In the essay 'Reclaiming Animism', Isabelle Stengers pleads for an experimental, adventurous and plural approach of entangled relations. "An experimental achievement may be characterized as the creation of a situation enabling what the scientists question to put their questions at risk, to make the difference between relevant questions and unilaterally imposed ones." Invoking a broad panoply of practices and the names we give them -- such as "trance", "animism", "magic", "neo-pagan witchery", "hypnosis", "shamanism" -- the different milieus in which these can thrive come into relief and demand that also we situate ourselves. Not only would we then reflect upon our own practices and knowledge, we might also discover our own relationality, our being situated in larger assemblages that surpass our grasp.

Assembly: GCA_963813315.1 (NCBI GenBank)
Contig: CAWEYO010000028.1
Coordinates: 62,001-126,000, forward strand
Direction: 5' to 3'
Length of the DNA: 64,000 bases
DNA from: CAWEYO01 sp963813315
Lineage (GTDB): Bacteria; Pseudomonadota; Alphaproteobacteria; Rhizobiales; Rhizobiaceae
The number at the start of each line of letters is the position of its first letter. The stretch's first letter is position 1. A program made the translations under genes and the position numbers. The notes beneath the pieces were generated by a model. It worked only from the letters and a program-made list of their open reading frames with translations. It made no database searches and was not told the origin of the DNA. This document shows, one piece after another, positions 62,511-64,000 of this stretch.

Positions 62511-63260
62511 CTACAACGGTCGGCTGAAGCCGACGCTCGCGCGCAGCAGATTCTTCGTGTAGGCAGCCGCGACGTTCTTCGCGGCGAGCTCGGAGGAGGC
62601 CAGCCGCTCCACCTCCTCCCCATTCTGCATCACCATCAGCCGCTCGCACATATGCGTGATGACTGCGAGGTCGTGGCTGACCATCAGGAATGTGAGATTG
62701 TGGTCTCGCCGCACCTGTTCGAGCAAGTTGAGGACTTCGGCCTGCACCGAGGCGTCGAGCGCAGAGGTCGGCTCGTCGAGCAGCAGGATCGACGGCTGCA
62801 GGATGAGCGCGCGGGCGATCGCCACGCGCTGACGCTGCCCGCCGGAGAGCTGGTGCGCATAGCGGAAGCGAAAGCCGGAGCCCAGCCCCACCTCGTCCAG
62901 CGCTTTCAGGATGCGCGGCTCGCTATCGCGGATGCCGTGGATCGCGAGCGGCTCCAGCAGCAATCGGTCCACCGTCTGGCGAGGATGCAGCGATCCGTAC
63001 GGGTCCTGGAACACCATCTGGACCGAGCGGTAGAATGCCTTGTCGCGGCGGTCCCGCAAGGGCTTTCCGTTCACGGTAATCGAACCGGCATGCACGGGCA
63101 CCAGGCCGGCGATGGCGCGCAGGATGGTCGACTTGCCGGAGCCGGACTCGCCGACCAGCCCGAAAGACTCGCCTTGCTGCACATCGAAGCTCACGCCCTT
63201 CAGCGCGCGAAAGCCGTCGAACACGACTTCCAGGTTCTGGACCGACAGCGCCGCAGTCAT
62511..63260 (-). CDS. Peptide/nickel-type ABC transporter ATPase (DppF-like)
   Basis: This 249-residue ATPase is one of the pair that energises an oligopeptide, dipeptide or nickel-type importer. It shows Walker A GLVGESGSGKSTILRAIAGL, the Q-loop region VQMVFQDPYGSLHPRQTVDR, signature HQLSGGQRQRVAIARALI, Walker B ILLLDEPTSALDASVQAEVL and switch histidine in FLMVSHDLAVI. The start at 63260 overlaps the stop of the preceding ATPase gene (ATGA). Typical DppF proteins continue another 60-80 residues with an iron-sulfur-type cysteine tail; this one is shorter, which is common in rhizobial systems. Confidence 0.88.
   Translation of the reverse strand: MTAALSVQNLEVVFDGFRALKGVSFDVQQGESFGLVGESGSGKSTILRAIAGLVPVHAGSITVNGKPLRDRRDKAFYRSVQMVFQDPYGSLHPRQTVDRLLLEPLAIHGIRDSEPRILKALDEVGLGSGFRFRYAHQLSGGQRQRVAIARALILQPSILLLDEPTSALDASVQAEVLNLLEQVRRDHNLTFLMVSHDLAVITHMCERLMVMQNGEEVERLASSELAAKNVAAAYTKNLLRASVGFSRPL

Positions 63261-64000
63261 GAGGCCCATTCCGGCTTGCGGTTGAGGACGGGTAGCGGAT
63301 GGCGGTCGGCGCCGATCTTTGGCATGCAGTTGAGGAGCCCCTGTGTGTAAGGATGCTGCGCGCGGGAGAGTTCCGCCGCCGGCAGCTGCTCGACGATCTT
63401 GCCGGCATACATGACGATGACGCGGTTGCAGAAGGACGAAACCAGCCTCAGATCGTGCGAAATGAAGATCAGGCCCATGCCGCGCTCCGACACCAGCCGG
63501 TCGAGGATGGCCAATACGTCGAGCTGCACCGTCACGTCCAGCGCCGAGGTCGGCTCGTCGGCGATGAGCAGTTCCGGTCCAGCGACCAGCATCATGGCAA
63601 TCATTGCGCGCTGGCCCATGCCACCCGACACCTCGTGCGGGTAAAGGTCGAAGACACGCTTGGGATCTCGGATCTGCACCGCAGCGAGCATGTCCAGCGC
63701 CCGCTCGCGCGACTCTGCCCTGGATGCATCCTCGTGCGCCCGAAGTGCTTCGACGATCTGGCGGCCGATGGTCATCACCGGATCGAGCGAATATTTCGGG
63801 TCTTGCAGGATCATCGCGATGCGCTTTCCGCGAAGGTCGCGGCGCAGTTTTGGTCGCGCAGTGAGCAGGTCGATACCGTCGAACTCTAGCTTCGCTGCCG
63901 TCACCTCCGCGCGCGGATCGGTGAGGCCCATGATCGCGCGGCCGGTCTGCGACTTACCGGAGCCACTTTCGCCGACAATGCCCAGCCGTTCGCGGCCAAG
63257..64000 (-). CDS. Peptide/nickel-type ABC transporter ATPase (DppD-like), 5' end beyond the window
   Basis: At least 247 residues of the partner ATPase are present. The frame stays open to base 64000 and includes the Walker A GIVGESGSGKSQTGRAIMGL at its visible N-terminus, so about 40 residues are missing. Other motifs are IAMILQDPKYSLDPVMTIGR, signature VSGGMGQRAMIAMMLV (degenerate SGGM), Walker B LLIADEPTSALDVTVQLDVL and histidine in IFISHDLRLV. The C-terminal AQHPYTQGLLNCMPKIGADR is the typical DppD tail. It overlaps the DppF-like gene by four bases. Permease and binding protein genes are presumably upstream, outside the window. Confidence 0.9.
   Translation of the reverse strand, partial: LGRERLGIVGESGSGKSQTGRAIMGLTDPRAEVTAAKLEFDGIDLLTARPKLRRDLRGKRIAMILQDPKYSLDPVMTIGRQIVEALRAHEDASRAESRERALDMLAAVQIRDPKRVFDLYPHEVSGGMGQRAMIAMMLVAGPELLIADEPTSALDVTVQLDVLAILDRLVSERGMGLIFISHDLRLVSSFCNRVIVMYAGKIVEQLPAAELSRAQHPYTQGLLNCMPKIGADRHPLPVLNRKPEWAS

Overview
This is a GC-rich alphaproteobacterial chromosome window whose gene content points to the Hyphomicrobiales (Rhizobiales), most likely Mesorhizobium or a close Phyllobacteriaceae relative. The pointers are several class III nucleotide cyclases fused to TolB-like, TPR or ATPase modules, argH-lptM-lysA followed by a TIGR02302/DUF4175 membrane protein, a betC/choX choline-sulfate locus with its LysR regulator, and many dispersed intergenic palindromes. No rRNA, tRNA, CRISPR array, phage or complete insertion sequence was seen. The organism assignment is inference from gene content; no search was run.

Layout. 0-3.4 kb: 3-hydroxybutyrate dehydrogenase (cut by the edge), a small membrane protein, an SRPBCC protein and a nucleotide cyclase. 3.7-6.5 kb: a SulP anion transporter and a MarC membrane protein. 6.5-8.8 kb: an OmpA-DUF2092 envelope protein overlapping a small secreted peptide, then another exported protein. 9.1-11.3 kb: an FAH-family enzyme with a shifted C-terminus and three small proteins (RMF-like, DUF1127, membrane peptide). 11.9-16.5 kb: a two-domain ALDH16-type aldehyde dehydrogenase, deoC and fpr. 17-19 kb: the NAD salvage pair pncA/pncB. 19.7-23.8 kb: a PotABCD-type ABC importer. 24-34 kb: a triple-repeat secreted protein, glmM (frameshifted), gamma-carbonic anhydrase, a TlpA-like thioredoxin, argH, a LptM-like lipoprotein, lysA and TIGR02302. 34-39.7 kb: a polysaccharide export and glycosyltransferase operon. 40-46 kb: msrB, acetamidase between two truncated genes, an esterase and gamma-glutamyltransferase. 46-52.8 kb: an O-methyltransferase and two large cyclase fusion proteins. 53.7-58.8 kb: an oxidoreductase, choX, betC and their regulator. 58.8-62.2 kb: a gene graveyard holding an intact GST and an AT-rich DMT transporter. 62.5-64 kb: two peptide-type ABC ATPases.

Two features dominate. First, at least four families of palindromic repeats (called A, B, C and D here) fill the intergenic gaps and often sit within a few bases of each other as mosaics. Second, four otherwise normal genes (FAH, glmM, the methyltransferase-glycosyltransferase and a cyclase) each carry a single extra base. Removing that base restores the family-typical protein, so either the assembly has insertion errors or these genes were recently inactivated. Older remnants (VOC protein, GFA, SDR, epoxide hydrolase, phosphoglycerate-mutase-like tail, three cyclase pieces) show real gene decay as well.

Trance practices could then be understood in relation to a process of "recovering the capacity to honor experience, any experience we care for, as 'not ours' but rather as 'animating' us, making us witness to what is not us." Trance is not interesting in and of itself, it creates connections and forms its practitioners, which can only ever happen in "assemblages that generate metamorphic transformation in our capacity to affect and be affected -- and also to feel, think, and imagine."

Enchanting devices and scores